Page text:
Social Consequences of Obesity Among Canadian Youth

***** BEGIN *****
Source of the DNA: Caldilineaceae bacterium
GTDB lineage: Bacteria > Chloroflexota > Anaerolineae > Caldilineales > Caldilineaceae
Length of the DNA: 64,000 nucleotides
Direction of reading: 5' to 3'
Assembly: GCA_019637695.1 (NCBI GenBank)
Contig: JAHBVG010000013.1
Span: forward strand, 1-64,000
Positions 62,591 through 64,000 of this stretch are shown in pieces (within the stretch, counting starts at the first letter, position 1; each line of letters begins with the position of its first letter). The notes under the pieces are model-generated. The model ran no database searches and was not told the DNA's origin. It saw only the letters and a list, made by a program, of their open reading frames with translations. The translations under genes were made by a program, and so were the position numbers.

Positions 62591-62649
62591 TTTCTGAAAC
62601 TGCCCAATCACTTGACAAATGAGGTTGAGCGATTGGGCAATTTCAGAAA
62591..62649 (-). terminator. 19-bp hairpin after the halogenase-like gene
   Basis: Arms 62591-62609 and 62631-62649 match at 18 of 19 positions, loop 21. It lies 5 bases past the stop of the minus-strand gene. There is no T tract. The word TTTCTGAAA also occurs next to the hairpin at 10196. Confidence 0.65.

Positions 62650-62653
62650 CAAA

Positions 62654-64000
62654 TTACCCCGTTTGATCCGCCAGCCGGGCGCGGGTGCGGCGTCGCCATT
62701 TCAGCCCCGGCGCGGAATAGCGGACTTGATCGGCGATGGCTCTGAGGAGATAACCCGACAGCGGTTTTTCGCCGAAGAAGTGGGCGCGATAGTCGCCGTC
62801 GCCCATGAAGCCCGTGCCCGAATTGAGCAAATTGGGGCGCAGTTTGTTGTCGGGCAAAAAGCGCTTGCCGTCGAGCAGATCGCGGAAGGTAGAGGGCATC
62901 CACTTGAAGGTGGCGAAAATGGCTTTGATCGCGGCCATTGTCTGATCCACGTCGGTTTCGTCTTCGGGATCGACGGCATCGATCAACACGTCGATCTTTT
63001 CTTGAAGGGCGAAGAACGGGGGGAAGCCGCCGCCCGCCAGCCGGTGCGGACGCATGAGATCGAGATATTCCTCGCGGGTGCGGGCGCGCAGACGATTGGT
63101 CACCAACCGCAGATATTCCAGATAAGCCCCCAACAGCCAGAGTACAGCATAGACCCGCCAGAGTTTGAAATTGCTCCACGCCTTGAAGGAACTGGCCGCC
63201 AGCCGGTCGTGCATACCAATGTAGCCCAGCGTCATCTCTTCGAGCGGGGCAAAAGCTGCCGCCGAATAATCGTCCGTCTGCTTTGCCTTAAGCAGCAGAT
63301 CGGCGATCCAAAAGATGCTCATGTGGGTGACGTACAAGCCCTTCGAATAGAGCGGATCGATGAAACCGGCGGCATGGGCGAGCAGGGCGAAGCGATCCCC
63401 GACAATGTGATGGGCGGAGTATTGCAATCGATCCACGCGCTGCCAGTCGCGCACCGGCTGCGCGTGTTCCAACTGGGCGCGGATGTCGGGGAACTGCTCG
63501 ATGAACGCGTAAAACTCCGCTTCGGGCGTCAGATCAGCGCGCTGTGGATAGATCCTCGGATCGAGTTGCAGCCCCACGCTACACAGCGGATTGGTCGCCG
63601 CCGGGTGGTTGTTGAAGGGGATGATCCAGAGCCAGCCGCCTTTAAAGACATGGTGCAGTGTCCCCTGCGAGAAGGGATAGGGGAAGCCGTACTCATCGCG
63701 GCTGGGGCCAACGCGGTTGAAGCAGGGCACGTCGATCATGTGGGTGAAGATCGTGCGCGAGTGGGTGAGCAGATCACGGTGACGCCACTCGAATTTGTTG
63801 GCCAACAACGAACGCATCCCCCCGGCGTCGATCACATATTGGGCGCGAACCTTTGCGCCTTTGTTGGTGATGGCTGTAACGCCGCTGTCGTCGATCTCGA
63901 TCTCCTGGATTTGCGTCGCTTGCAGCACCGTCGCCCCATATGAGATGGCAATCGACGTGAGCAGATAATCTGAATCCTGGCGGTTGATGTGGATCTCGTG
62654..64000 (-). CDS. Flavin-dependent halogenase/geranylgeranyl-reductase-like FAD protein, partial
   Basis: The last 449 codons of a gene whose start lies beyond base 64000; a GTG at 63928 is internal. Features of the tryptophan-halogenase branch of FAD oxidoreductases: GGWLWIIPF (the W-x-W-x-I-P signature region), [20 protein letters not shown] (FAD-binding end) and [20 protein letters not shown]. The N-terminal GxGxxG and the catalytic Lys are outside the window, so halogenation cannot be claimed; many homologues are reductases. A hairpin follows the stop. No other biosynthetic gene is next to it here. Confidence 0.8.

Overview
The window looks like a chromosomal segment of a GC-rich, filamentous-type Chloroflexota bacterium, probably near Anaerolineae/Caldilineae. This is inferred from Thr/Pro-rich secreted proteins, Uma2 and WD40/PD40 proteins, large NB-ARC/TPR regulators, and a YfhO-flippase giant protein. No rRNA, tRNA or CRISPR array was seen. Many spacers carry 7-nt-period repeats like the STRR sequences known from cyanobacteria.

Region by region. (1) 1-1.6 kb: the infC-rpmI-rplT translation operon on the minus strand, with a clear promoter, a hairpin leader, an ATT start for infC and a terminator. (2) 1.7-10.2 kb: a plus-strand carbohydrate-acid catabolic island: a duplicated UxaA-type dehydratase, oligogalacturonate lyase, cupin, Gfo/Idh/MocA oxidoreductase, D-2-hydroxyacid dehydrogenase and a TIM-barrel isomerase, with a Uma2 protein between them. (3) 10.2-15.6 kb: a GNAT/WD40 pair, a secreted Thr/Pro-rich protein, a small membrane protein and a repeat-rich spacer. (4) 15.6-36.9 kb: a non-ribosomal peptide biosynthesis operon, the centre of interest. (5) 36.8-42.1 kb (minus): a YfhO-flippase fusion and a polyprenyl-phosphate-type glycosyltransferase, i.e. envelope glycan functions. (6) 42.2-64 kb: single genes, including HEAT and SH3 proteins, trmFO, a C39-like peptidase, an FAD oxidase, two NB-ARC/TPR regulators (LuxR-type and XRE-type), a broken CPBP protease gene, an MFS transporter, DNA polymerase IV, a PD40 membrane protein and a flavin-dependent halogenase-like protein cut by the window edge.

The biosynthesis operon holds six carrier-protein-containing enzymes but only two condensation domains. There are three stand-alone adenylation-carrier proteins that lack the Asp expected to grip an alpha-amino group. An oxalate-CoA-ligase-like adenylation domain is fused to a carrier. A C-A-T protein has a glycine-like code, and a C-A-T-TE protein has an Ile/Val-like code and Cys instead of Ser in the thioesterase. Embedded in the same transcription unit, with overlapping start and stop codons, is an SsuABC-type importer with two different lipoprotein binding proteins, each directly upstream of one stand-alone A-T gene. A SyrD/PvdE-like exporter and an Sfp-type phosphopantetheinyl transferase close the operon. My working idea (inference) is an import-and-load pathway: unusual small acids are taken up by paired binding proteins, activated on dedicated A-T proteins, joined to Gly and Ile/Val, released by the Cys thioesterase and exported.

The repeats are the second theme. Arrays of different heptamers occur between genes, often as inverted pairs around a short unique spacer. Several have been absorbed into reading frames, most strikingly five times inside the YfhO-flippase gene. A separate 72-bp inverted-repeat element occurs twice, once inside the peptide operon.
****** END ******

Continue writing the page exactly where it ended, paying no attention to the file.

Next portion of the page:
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Background: The prevalence of obesity is increasing in all segments of our society. While research exists on the physical consequences of obesity, the social implications of childhood obesity require study. Those who are obese are visibly different from their peers and are more likely to experience physical and verbal abuse when compared with their normal weight peers. Objectives: The objectives of the two studies comprising this thesis were to examine, 1) the temporal sequence between adiposity class and bullying involvement, and, 2) to determine whether the relationship between adiposity class and weapon carrying is mediated by bullying. Methods: Objective 1. Participants were administered the Health Behaviour in School-Age Children Survey (HBSC) in 2006 and 2007. Study outcomes were self reports of: 1) physical bullying victimization and perpetration, and 2) relational bullying victimization and perpetration. Relationships between adiposity and the four forms of bullying were investigated in separate analyses using a repeated measures design. Objective 2. A cross-sectional analysis of the health experiences of 7877 Canadian children (11-15 years) using the 2006 HBSC survey was conducted. Relationships between adiposity status and weapon carrying were evaluated using multi-level logistic regression. Mediation by bullying involvement was assessed using standard methods. Results: Objective 1. Adiposity class was shown to precede bullying involvement, with obese males reporting 2-fold increases in both physical and relational victimization, while obese females reported 3-fold increases in perpetration of relational bullying. Objective 2. Results suggest that overweight and obese males report increased odds of weapon carrying compared to their normal weight peers. Among obese males, partial mediation of this relationship was observed by acts of: physical victimization, relational victimization and physical perpetration. No such relationships were observed among female students. Conclusions: Objective 1. Our study demonstrates the importance of adiposity status as a determinant of poor interpersonal relationships. These findings are congruent with previous cross-sectional studies, and confirm that obese youths are at increased risk of social consequences attributable to their appearance. Objective 2. Overweight and obese male students appear to be more likely to carry weapons for defensive and offensive purposes, a behavior mediated in part by bullying involvement.